Much bigger than this phenomenon is the industry of exploiting it for Republican Democratic political gain. There only needs to be one instance. The fewer the better, in fact. Cultural resentment needs focus.

      3. “Anecdote” meaning, something actually happened.

        I think he meant “antidote,” as in those incidents are counteracting campus liberal poisoning.

  18. I disagree with Trump supporters on almost everything, including their belief that political-correctness-run-amok is some great national concern.

    If you value free minds and free markets (and free speech) then maybe social marxism should be on the top your list. The left loves to use violence to shut down those that they oppose. They do it at colleges, at Trump rallies and at companies. Milo is doing this country a service, he’s revealing the left for what it is.

    1. you would think so Bob. But Robby is a social Marxist. He just doesn’t realize it or understand why it is bad.

  19. I’ve made this point a number of times before –

    Milo & Brietbart are “winning” these campus debates, and they’re drawing large numbers of college-age people to an alternative from the PC-left POV they’ve been steeped in.

    Reason magazine, by contrast, is Not.

    Despite all the articles here on campus PC-nuttery, what would any reader take away from Robby’s tut-tutting and saying, “oh, but you can *do better*, Left!”?

    If libertarians want a place at the table and be listened to by a wider audience, they’ve got to pick battles and go after them with conviction and vigor and zero apologies. (*as usual, i’m thinking of Balko and police-misconduct as the best example)

    This gentle ‘a pox on both!’-stuff just isn’t worth doing, because in the end no one cares what your POV is. Take a stand and don’t waste your energy apologizing for having a few unpleasant allies.

    1. I read this comment this weekend and it really got me to thinking about this issue.

      The connection between the Alt-Right and the various masculinity movements deserves some elaboration. As many have mentioned, the demographics of the Alt-Right are young and male, and the role of young male frustration (sexual or otherwise) cannot be overstated.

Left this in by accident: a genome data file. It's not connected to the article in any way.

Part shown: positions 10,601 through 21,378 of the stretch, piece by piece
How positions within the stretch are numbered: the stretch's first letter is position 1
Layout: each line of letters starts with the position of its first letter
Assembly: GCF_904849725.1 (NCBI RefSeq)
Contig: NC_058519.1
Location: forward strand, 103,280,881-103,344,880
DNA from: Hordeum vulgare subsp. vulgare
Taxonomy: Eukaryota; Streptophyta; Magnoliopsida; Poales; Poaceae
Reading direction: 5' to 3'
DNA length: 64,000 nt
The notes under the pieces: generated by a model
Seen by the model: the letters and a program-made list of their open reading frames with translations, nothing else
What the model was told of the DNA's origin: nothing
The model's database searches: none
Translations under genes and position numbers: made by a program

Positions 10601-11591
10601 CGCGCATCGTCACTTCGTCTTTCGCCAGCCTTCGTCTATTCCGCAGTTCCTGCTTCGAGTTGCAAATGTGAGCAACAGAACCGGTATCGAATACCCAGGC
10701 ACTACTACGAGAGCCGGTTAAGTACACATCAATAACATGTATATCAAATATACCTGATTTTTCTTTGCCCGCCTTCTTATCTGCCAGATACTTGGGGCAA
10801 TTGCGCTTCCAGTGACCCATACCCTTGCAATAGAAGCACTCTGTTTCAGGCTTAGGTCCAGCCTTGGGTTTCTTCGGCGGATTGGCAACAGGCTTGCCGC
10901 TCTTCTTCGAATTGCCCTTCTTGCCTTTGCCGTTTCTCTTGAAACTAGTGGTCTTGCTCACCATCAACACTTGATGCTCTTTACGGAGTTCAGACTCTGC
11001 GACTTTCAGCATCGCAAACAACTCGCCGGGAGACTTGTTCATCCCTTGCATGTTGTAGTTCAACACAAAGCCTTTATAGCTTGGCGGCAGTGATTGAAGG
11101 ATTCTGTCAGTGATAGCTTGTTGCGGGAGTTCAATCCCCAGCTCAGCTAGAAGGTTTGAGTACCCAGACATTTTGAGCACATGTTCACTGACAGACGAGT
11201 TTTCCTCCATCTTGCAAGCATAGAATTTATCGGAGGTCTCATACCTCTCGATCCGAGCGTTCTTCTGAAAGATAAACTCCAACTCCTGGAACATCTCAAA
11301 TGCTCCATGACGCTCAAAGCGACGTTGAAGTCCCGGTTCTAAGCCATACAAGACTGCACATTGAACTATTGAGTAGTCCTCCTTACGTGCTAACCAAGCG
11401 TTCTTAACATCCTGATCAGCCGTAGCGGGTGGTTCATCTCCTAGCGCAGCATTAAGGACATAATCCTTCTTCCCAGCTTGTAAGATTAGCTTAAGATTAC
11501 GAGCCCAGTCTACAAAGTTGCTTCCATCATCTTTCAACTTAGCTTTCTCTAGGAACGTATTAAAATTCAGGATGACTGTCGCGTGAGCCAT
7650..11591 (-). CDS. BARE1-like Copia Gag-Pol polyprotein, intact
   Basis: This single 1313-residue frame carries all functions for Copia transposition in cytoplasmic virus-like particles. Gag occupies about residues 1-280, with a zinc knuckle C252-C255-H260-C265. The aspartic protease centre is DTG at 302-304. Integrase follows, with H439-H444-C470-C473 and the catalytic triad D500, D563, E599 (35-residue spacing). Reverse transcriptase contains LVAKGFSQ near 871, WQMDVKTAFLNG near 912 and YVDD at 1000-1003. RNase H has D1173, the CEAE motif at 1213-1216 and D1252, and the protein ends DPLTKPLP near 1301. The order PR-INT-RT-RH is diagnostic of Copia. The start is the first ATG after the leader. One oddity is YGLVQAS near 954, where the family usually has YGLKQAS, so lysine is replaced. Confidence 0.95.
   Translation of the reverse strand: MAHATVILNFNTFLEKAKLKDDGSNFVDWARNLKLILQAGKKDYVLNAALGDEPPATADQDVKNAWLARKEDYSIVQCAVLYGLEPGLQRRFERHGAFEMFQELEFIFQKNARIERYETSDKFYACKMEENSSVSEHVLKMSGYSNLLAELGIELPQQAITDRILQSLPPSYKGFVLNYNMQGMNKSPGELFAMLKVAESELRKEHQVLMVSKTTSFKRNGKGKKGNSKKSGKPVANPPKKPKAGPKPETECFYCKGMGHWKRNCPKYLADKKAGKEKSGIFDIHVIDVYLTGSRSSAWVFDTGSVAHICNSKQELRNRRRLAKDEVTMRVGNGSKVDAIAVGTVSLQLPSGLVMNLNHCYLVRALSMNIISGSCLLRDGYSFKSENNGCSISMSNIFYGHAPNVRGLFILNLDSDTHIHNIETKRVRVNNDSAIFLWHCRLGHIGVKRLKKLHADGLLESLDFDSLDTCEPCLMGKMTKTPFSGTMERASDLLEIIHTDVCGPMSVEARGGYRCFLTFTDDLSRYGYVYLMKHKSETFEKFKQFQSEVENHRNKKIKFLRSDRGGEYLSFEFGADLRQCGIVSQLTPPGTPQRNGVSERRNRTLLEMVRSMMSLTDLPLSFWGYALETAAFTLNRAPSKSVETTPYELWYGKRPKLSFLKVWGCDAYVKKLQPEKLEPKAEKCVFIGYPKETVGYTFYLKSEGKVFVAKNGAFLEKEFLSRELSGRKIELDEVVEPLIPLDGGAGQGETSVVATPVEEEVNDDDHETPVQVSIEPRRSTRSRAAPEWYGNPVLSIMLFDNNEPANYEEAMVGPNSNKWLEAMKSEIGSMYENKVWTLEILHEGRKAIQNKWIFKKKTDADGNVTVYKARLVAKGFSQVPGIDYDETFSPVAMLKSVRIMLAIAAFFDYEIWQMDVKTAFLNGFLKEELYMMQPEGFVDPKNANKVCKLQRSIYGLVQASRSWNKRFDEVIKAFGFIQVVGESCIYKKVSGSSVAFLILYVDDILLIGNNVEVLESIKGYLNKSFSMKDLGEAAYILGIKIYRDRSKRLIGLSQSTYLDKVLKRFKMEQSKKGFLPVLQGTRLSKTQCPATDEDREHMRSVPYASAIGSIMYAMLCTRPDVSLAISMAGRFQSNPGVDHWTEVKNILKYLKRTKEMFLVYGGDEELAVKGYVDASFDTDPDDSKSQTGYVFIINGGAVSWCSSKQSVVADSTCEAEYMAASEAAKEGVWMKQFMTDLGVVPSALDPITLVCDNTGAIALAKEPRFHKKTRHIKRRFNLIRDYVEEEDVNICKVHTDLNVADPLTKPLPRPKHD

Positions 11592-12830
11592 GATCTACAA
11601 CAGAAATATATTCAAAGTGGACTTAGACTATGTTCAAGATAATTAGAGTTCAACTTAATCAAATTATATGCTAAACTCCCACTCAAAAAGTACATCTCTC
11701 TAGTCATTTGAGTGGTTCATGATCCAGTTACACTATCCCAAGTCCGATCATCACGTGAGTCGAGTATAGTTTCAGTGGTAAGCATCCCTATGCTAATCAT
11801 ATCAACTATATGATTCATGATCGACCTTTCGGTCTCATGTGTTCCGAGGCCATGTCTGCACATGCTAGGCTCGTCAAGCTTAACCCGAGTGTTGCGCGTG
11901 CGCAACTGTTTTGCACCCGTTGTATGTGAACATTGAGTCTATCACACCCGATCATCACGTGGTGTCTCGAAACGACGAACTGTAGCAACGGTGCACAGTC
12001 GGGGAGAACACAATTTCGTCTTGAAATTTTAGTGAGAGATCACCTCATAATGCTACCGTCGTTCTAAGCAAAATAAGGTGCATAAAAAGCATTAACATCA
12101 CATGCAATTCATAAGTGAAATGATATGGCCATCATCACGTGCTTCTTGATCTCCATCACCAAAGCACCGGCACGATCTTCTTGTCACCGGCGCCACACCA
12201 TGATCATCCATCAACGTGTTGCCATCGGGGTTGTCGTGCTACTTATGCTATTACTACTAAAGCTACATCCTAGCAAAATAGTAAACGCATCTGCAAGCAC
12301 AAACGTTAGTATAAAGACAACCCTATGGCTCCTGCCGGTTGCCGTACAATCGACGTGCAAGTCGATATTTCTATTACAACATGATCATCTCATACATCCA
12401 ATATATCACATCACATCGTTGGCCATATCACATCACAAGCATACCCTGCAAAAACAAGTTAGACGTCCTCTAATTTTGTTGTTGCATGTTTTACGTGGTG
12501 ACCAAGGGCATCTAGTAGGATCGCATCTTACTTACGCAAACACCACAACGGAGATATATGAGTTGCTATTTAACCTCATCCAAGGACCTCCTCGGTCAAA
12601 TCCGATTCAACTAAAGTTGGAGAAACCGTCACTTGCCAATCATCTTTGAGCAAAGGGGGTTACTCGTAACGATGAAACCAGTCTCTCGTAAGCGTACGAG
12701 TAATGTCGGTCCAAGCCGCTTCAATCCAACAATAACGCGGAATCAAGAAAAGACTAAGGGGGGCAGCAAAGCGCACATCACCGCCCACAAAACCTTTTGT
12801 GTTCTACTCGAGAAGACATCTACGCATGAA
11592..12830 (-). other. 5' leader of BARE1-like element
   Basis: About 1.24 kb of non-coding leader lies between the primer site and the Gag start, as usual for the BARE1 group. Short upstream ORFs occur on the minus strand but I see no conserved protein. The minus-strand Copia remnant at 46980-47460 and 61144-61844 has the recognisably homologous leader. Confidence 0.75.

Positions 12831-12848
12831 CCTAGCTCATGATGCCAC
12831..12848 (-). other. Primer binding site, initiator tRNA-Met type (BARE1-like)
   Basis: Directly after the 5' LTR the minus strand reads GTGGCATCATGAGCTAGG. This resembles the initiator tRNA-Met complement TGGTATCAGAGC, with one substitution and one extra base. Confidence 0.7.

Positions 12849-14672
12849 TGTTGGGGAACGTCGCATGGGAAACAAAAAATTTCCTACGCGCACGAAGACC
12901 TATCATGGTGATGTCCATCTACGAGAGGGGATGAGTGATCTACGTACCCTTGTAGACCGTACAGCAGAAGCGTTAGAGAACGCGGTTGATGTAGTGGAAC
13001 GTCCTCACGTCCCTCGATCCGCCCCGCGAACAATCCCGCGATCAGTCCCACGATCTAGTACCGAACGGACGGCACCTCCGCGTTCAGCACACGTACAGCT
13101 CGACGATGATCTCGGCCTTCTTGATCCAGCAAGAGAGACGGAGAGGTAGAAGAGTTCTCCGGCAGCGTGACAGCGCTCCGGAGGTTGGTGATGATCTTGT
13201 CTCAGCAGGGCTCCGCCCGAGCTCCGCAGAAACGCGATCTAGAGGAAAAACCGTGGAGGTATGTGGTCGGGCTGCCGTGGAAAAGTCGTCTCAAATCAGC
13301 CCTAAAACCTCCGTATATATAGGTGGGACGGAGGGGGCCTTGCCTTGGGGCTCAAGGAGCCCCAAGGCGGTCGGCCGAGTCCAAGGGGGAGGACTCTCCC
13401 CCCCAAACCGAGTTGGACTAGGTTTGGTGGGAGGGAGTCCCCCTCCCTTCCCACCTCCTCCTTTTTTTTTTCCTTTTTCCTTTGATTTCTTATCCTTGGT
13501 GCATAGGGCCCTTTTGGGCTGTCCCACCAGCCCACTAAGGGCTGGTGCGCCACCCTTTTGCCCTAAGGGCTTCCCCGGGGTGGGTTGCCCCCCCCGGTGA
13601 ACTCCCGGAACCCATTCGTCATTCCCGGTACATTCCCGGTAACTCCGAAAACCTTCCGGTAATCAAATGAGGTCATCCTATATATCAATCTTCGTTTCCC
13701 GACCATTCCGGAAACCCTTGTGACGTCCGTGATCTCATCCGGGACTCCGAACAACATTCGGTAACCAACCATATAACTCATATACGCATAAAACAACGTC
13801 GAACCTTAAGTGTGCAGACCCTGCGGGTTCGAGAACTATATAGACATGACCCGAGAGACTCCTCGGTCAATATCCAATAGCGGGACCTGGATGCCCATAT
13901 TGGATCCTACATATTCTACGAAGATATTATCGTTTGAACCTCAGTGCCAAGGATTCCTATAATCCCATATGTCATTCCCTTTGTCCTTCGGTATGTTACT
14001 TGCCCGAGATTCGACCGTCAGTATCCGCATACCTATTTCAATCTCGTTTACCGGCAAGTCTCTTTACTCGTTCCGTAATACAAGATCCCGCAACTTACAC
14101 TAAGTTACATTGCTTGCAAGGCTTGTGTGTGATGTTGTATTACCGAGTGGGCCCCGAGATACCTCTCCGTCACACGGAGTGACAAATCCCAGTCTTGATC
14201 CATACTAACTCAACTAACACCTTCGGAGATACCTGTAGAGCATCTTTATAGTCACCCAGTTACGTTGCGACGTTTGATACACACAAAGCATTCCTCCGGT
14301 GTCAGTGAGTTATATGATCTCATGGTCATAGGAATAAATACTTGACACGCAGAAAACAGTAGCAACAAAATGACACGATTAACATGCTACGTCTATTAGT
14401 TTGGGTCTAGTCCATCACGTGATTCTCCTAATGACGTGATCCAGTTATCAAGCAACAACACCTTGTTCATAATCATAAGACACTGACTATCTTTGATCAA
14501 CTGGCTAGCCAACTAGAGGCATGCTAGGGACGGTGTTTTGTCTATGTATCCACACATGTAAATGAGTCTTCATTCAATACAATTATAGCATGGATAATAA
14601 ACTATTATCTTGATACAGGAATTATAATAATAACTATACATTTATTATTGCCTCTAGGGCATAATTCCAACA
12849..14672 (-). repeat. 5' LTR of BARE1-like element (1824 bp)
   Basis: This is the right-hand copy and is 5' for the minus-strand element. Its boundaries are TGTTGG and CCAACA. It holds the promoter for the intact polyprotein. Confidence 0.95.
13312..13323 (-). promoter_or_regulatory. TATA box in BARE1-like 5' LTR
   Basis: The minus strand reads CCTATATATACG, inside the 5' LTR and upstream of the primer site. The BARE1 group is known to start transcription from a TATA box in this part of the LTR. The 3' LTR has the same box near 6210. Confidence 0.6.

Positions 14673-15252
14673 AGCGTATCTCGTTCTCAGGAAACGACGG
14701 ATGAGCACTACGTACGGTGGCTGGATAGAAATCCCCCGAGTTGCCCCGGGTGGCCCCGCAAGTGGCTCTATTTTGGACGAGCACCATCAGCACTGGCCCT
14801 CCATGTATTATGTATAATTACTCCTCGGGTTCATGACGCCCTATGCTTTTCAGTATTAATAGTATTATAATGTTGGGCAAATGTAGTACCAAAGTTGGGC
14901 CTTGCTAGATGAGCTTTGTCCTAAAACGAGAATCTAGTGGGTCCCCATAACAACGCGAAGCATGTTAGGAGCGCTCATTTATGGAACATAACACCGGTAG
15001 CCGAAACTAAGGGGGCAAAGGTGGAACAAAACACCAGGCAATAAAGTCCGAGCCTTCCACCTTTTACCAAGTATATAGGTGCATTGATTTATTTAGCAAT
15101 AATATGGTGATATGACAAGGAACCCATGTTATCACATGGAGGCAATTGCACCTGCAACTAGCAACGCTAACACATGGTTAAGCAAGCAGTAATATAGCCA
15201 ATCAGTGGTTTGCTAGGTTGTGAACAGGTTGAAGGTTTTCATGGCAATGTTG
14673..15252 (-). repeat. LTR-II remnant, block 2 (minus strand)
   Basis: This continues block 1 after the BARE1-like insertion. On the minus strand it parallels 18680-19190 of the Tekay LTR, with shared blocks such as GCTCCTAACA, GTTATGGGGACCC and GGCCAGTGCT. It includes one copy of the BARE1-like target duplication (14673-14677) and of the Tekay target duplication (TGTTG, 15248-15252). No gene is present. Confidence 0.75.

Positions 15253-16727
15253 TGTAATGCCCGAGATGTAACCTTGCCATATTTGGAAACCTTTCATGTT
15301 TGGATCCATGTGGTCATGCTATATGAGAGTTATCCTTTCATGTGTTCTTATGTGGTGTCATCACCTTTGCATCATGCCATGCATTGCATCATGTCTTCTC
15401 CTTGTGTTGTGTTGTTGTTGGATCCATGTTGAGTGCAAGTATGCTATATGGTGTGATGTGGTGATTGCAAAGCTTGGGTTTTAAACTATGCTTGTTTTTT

As Dreher adequately documents, the hegemonic narrative regarding gender is clearly insane. And while the level of insanity has climbed exponentially in the past decade, virtually everyone under-30 (my generation) has been marinated in relentless gender-equivalence propaganda since kindergarden. But, as the male cohort grows older, the distance between the experienced reality of of the dating market and the official dogma becomes unsustainable. The cognitive dissonance is simply too great, and boys are driven to seek answers elsewhere. And those answers come, with varying degrees of accuracy and crudity, from the PUA/Game/MRA/RedPill blogs. Whatever their faults, they all have one redeeming quality ? they are manifestly not insane. This comes as a great shock and relief to boys. A shock because they realize the magnitude of the deception they have experienced, and a relief because they realize they are not the crazy ones.

    2. Cont…

      These blogs are essentially applied evolutionary psychology. The systematizing, logical male mind is placed in the dispassionate, clinical service of disassembling every polite fiction about courtship, and replacing it with an amoral imperative. Women are to be understood, then mastered. And once women are mastered, they are irrelevant. Onto the next challenge. Unless you are in this generation, you have no idea the sea-change that is occurring. 35-year-olds are teaching 25-year-olds, who then repackage it for 15-year-olds.

      This then becomes the primary infection vector for other forms of thought crime. Once one aspect of the progressive catechism has been shown to be false, the whole edifice falls under suspicion. While the intellectual roots of the alt-Right don’t come from the masculinity crowd, most of their new converts do, and therefore the dominant attitude and aesthetics of the alt-Right come from this wing. They hate sentimentality, and have a Nietzschean sense of life ? true meaning in life comes from removing the shackles of slave morality, and freeing your ambition from the cloying masses who might call you racist or sexist or homophobic.